With an atmosphere, Mars was a temperate planet with surface water - but that was 3.5 billion years ago. Imagine if we could help it create one again?
At The Planetary Science Vision 2050 Workshop at NASA headquarters, Jim Green - NASA's Planetary Science Division Director - is proposing launching a magnetic shield to do just that.
If that sounds a bit, um, unattainable, don't worry - this workshop is a forum where super ambitious space projects are discussed, and none are expected to be completed - or even started - until 2050.
Now, onto the magnetic shield.
The shield would be made up of a large dipole—a closed electric circuit - powerful enough to generate an artificial magnetic field - and its goal is to protect Mars from high energy solar particles. Ultimately it would mean Mars could begin restoring its atmosphere, 90 per cent of which has been stripped away by solar particles.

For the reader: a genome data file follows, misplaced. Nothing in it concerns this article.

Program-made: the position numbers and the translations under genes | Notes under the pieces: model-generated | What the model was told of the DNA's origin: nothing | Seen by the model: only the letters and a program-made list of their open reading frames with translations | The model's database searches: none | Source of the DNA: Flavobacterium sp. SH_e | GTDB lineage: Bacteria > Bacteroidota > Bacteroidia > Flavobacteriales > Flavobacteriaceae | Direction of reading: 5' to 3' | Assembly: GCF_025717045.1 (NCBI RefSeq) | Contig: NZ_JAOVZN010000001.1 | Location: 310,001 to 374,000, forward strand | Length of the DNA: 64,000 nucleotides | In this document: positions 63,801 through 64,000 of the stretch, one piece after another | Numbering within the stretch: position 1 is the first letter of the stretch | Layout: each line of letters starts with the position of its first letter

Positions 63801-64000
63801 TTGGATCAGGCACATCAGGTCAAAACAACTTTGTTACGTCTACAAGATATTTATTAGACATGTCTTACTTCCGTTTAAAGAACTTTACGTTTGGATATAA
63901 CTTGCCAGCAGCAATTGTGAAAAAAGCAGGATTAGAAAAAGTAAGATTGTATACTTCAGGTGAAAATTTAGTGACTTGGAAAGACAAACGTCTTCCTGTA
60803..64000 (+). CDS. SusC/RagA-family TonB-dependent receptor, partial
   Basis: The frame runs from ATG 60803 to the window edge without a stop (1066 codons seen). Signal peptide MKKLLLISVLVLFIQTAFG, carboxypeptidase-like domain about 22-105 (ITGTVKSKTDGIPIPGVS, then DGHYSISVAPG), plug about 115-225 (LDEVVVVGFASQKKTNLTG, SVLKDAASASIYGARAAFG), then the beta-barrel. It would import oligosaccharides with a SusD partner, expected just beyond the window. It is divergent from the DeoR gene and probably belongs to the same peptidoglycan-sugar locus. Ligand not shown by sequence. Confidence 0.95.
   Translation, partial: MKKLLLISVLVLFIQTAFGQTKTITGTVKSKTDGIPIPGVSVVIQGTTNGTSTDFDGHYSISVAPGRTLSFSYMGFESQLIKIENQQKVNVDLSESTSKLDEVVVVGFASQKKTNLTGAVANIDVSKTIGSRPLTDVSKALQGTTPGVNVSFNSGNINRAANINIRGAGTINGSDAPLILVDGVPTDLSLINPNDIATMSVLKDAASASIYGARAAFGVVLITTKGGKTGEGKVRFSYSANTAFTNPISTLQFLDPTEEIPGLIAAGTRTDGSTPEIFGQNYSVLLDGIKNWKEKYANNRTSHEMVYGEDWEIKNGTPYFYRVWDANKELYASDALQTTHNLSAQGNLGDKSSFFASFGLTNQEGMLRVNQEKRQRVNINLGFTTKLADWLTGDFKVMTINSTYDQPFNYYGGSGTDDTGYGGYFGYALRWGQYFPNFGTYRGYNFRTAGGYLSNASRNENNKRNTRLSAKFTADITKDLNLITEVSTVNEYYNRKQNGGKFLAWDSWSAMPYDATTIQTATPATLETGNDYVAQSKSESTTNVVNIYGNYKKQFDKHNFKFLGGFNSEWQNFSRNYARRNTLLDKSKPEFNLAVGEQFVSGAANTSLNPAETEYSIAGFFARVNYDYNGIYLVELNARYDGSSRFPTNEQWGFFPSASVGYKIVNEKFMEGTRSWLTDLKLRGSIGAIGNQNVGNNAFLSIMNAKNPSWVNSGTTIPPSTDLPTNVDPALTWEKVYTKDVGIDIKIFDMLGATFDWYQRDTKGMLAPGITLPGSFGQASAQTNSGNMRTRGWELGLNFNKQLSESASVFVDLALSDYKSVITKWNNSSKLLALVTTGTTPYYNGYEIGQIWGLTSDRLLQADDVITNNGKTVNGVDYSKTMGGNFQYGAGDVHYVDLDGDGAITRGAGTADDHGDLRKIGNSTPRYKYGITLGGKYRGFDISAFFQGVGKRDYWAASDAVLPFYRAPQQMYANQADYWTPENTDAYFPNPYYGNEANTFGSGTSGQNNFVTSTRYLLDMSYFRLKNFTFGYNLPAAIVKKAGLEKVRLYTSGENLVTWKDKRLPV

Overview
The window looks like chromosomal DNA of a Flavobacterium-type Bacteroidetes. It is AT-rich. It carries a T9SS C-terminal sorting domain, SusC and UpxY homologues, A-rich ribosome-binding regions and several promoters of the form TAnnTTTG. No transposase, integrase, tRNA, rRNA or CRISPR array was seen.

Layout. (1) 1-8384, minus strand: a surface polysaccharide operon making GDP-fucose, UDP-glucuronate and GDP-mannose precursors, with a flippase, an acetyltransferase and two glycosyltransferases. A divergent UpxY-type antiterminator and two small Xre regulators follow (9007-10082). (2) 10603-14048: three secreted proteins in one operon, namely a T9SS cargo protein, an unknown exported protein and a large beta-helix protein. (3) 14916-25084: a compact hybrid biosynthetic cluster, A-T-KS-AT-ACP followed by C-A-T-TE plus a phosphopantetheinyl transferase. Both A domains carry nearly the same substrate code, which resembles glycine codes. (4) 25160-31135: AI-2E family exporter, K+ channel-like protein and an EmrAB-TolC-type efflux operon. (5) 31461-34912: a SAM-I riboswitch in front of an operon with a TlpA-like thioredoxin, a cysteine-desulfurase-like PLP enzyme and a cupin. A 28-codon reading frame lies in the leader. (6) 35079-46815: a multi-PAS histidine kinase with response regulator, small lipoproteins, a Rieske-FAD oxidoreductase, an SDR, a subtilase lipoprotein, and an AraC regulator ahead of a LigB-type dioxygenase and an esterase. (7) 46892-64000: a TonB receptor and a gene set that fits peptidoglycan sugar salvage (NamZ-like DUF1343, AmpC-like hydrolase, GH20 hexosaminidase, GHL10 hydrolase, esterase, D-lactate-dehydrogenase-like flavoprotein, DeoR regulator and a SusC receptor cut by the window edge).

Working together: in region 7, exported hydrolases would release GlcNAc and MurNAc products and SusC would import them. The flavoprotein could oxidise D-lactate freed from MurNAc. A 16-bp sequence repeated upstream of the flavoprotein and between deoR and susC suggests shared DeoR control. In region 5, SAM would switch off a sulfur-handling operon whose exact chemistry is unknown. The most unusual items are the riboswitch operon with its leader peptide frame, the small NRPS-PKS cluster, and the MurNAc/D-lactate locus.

Simulation models show half the atmospheric pressure of Earth could be achieved on Mars "in a matter of years". Frozen CO2 at Mars's polar ice caps would turn into gas, the greenhouse effect would start to fill Mars's atmosphere to heat the planet, and ice under the poles would melt and flood the world with liquid water.
"Perhaps one-seventh of the ancient ocean could return to Mars," Green said.
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